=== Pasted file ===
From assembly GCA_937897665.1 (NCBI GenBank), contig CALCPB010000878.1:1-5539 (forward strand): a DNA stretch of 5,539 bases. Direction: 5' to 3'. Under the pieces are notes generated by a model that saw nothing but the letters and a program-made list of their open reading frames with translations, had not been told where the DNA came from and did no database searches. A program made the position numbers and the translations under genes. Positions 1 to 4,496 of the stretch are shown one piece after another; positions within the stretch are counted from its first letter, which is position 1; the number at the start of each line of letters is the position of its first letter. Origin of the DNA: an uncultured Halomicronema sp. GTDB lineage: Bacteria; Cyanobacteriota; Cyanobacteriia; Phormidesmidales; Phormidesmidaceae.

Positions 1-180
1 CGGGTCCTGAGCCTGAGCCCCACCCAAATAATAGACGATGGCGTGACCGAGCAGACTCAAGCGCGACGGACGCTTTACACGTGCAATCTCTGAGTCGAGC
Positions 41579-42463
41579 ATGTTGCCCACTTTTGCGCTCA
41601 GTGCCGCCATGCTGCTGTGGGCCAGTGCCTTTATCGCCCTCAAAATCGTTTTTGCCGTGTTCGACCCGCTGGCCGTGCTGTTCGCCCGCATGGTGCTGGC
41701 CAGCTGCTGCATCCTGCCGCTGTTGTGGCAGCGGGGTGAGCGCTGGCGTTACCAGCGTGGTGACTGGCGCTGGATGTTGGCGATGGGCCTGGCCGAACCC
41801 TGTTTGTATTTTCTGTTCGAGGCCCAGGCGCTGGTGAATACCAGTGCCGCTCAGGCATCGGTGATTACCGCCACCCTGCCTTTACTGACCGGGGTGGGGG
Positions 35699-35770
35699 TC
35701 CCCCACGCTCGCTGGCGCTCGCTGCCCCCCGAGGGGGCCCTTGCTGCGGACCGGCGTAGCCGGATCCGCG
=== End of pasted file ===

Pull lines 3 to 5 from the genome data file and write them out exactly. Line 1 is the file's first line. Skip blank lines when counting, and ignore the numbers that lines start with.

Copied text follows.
1 CGGGTCCTGAGCCTGAGCCCCACCCAAATAATAGACGATGGCGTGACCGAGCAGACTCAAGCGCGACGGACGCTTTACACGTGCAATCTCTGAGTCGAGC
Positions 41579-42463
41579 ATGTTGCCCACTTTTGCGCTCA